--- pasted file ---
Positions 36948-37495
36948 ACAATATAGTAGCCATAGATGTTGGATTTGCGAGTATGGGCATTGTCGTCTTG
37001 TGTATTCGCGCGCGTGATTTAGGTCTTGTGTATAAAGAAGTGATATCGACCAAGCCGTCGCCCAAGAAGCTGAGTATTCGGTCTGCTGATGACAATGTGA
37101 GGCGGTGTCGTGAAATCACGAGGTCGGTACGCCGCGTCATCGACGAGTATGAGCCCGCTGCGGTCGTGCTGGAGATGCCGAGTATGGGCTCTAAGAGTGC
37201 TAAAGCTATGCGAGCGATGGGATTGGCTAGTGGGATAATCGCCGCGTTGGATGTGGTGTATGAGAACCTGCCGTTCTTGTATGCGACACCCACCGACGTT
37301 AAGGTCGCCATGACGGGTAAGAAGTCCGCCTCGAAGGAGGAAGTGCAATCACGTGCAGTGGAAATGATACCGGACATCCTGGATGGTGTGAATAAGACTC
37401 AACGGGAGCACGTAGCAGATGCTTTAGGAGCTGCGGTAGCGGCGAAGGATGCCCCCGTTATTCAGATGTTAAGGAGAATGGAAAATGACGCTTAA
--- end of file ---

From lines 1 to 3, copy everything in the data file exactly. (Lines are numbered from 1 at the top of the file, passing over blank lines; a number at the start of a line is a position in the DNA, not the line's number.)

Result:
Positions 36948-37495
36948 ACAATATAGTAGCCATAGATGTTGGATTTGCGAGTATGGGCATTGTCGTCTTG
37001 TGTATTCGCGCGCGTGATTTAGGTCTTGTGTATAAAGAAGTGATATCGACCAAGCCGTCGCCCAAGAAGCTGAGTATTCGGTCTGCTGATGACAATGTGA